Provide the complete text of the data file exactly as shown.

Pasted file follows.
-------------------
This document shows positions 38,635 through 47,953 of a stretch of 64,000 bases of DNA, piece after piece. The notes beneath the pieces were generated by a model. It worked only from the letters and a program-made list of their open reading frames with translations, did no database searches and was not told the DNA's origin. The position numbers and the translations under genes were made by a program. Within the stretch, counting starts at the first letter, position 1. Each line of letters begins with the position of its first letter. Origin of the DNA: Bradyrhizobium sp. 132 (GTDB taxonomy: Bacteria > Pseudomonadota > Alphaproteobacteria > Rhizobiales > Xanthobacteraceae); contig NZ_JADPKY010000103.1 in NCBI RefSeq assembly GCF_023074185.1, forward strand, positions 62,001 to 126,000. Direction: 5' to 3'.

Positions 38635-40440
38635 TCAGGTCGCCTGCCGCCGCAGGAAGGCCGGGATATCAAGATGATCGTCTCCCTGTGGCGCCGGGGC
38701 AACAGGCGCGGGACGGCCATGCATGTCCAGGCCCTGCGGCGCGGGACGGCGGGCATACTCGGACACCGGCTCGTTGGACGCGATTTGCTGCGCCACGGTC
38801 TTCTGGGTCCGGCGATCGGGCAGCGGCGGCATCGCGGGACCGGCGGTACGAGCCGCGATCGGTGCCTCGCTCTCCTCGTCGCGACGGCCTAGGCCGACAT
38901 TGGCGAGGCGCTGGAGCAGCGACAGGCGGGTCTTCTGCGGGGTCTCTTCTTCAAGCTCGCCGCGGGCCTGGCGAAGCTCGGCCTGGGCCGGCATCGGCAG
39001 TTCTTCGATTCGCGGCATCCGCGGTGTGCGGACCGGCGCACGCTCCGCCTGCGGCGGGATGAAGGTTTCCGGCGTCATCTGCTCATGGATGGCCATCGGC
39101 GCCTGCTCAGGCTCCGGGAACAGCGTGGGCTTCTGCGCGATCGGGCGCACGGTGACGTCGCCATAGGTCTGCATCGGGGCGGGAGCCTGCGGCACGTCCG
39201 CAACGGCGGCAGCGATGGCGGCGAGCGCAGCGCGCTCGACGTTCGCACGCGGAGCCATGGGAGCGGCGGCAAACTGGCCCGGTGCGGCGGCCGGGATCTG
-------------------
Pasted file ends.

This document shows positions 38,635 through 47,953 of a stretch of 64,000 bases of DNA, piece after piece. The notes beneath the pieces were generated by a model. It worked only from the letters and a program-made list of their open reading frames with translations, did no database searches and was not told the DNA's origin. The position numbers and the translations under genes were made by a program. Within the stretch, counting starts at the first letter, position 1. Each line of letters begins with the position of its first letter. Origin of the DNA: Bradyrhizobium sp. 132 (GTDB taxonomy: Bacteria > Pseudomonadota > Alphaproteobacteria > Rhizobiales > Xanthobacteraceae); contig NZ_JADPKY010000103.1 in NCBI RefSeq assembly GCF_023074185.1, forward strand, positions 62,001 to 126,000. Direction: 5' to 3'.

Positions 38635-40440
38635 TCAGGTCGCCTGCCGCCGCAGGAAGGCCGGGATATCAAGATGATCGTCTCCCTGTGGCGCCGGGGC
38701 AACAGGCGCGGGACGGCCATGCATGTCCAGGCCCTGCGGCGCGGGACGGCGGGCATACTCGGACACCGGCTCGTTGGACGCGATTTGCTGCGCCACGGTC
38801 TTCTGGGTCCGGCGATCGGGCAGCGGCGGCATCGCGGGACCGGCGGTACGAGCCGCGATCGGTGCCTCGCTCTCCTCGTCGCGACGGCCTAGGCCGACAT
38901 TGGCGAGGCGCTGGAGCAGCGACAGGCGGGTCTTCTGCGGGGTCTCTTCTTCAAGCTCGCCGCGGGCCTGGCGAAGCTCGGCCTGGGCCGGCATCGGCAG
39001 TTCTTCGATTCGCGGCATCCGCGGTGTGCGGACCGGCGCACGCTCCGCCTGCGGCGGGATGAAGGTTTCCGGCGTCATCTGCTCATGGATGGCCATCGGC
39101 GCCTGCTCAGGCTCCGGGAACAGCGTGGGCTTCTGCGCGATCGGGCGCACGGTGACGTCGCCATAGGTCTGCATCGGGGCGGGAGCCTGCGGCACGTCCG
39201 CAACGGCGGCAGCGATGGCGGCGAGCGCAGCGCGCTCGACGTTCGCACGCGGAGCCATGGGAGCGGCGGCAAACTGGCCCGGTGCGGCGGCCGGGATCTG